Dips + Wine = Dinner
Low-lift pairings for your Labor Day weekend festivities.
When my son was little and beginning to speak, he often requested “dips” for dinner. By “dips,” he meant food from the eastern Mediterranean restaurant in a nearby strip mall called Norma’s, and what he specifically meant was the Norma’s Sampler platter, with hummus, baba ghanoush, stuffed grape leaves, falafel, marinated feta, and tabouli (pita included). I don’t remember him eating a lot of the marinated feta or tabouli, so mostly it was “dips” for dinner indeed.
Now he’s off to college, and frankly, dips for dinner seems like a perfect end of summer thing to do. As my readers know, Everyday Drinking’s aesthetic includes lazy bartending and lazy entertaining ideas, and so the suggestion of a dinner (or lunch or mid-afternoon graze) made up entirely of dips and spreads seems to fall right in line.
To that end, below I am suggesting an incredibly simple onion dip (plus cabernet franc), as well as tapenade (plus pastis), a muhammara-inspired beet dip (plus rosé). And, of course, the popular baba ghanoush recipe from a few weeks ago (plus carignan). Please let me know what other pairings—and dips—you’re loving during this upcoming holiday weekend!
Onion Dip + Cabernet Franc
This sour cream and onion dip, from ol’ Mark Bittman, is a standard in my house. As Bittman himself once mused: “Why make this classic dip with dried onion soup mix when it's almost as easy, and far more delicious, to make it from scratch?” This is the epitome of E-Z kitchen prep, and I will not even break it into typical recipe format. Take an onion (preferably a sweet Vidalia) and mince it (about 1 cup). Heat some oil (olive or whatever) over medium-high heat, add the minced onions with a pinch of salt and a pinch of sugar, for about 10 minutes, until the onions brown. Put the onions in a fine-mesh strainer to drain out excess oil. Stir the onions into 1 cup of sour cream. Ideally, you want to refrigerate the dip for several hours or even overnight. Serve it with your fanciest potato chips.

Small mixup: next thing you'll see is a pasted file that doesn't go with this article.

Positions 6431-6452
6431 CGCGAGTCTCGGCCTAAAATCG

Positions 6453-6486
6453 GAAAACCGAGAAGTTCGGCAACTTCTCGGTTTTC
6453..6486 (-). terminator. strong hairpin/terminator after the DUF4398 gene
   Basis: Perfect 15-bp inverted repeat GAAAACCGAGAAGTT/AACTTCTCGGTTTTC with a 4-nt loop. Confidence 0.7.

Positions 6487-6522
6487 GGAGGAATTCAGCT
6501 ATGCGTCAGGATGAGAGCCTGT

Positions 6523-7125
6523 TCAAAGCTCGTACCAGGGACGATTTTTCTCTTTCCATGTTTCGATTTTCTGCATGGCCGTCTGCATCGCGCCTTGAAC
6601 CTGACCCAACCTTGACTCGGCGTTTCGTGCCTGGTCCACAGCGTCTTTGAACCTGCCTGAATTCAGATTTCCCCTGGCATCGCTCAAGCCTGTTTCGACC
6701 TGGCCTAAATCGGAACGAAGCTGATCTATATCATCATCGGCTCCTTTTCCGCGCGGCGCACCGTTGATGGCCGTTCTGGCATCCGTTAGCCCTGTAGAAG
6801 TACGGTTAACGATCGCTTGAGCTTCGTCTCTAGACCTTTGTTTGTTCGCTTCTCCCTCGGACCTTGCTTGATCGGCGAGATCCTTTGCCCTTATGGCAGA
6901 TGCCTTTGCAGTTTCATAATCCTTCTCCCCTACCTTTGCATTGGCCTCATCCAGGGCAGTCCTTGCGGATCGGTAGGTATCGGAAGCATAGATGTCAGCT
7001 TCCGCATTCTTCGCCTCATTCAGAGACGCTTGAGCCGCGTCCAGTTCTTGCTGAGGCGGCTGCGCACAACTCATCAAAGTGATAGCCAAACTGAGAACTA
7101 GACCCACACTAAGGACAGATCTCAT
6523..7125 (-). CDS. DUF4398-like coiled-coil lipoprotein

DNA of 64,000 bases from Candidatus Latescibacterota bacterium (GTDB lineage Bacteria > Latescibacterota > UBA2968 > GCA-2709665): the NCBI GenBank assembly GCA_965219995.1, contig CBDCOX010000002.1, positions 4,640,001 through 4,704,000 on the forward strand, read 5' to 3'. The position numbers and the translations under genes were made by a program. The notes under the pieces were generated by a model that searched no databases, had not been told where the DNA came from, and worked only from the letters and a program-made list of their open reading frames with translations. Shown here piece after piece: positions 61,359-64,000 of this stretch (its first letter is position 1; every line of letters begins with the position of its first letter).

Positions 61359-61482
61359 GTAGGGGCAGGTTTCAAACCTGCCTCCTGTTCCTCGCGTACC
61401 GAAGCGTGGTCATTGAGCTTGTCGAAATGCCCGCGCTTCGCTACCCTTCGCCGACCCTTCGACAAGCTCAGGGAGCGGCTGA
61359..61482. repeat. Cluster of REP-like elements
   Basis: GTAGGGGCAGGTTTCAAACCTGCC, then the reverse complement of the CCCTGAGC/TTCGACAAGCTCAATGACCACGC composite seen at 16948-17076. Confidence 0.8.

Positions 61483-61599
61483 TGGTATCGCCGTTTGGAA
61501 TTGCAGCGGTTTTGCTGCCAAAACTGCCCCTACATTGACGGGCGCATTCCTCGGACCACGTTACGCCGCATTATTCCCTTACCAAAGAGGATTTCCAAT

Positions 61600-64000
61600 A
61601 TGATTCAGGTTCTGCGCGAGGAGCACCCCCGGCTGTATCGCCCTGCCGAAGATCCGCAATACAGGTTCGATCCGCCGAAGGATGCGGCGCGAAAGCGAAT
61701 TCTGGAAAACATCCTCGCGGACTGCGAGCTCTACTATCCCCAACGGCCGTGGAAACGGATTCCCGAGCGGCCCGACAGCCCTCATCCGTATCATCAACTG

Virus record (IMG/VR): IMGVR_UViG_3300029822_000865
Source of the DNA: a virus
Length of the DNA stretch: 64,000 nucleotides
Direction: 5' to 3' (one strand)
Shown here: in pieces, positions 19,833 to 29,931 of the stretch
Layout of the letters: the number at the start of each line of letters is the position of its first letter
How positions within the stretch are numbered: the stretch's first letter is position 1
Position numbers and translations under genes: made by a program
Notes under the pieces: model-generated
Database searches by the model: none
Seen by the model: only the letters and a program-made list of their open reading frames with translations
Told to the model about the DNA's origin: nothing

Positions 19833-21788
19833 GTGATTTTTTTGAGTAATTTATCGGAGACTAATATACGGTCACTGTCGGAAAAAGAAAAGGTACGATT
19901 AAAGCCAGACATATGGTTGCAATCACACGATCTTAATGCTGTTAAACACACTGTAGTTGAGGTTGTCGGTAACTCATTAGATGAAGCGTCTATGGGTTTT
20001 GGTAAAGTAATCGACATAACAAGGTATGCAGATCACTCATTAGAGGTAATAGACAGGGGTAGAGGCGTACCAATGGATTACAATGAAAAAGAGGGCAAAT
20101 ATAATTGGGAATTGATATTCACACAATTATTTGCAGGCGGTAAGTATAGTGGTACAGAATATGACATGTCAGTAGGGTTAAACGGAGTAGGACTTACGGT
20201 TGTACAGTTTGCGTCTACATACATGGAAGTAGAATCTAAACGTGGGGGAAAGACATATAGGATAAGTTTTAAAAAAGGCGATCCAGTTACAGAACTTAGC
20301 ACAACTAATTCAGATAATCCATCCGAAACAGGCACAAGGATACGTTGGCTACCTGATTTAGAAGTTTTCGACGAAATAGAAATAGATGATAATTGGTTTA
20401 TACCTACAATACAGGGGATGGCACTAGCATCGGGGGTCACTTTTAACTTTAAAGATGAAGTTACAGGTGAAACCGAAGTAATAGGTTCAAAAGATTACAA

Onion is one of those supposedly “tricky” pairings that gives people who care about this sort of thing fits. But choosing a wine to drink with an onion dip is very straightforward: Just open a classic earthy and savory cabernet franc (from Loire Valley or even the Finger Lakes), preferably one without much oak. The other night, I drank a 2016 Bloomer Creek Vineyard Cabernet Franc with this onion dip and it was heaven.